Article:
Phu Langka National Park is a great destination for those wondering about Thailand’s culture who want to see something other than temples and malls.
The park is well-known for its creepy Naka Cave, which is home to a large, silent rock shaped like a snake.
Because of its resemblance to a serpent, the snake rock is steeped in mystery, with some locals even holding the theory that it previously housed a real, gigantic snake.
Many tales surround Naka Cave; many of them are made up because of the cave’s unusual resemblance to a serpent.
One stone slab is shaped like the top half of a python, making it look like the snake’s head, while a group of large, scaly pebbles looks like its coiled body.
Based on Buddhist mythology, the gigantic snake rock is named after the “Naga”. It has been said that nagas are a mix of human and serpent, creatures of the underworld who may assume human shape.
Two Naga lords are credited in myth for slithering through the area that is now Phu Langka National Park to create the Mekong River that flows through northeastern Thailand and Laos.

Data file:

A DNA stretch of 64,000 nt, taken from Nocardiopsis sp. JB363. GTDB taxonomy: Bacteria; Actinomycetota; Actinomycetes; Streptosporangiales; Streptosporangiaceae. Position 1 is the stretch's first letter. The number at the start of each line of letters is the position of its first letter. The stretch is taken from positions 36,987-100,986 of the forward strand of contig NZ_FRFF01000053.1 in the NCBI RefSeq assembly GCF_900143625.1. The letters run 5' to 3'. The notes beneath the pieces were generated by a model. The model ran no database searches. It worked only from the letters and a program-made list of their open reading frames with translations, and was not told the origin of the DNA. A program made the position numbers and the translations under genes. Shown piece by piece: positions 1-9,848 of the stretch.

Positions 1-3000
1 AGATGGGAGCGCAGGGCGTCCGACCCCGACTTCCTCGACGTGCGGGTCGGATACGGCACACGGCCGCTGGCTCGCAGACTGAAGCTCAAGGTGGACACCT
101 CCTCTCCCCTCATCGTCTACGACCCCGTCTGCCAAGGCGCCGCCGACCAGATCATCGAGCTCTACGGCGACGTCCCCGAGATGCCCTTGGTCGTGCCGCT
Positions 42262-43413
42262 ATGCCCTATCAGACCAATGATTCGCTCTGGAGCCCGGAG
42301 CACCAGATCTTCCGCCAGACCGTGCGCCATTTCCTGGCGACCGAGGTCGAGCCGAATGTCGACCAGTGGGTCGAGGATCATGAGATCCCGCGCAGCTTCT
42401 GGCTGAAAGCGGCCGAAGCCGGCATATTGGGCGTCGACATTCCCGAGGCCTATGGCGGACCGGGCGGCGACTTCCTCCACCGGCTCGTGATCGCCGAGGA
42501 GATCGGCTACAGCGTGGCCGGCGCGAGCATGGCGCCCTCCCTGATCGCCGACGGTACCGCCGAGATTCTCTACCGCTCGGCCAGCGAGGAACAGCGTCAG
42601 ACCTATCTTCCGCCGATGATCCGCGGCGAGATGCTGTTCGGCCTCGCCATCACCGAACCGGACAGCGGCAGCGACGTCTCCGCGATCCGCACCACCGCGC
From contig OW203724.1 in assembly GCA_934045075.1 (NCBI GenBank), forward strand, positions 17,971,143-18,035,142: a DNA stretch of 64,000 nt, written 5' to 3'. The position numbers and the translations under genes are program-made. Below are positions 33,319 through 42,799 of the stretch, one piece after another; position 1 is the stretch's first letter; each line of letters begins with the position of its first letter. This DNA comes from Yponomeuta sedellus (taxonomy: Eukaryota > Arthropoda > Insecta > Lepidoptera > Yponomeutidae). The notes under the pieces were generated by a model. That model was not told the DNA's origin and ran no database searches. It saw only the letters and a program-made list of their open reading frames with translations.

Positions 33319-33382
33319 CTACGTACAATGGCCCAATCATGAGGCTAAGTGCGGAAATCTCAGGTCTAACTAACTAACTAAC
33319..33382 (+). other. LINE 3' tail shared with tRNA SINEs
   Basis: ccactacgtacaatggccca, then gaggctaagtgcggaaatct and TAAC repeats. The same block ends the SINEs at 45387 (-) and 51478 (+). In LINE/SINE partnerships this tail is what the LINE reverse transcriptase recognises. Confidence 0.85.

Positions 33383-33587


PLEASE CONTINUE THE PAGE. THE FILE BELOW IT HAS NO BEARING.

If we believe the old tales, the serpent rock could have been a Naga king who had given up and settled in for a lengthy nap.
Less culturally grounded, but theoretically more ambitious, is another folktale that tries to make sense of the big snake rock.
Some sightseers believe the massive rock was originally a titanoboa that was petrified by volcanic activity.
You probably know that the titanoboa was the largest snake that ever lived. This makes sense, considering how big the snake rock is.
Fortunately, every mystery can be solved by a little bit of science. Authorities from Phu Langka National Park claim that the sun-cracked rocks that make up the gigantic snake rock are more than 100,000 years old.
The rock expanded throughout the day and shrank during the night, resulting in fissures.
Erosion from rain and snow worked together to sculpt the gigantic snake rock into its distinctive scaly shape.
I think this is a cool thing to see in Thailand. Plus, it was only discovered in 2020, making it a relative newcomer!
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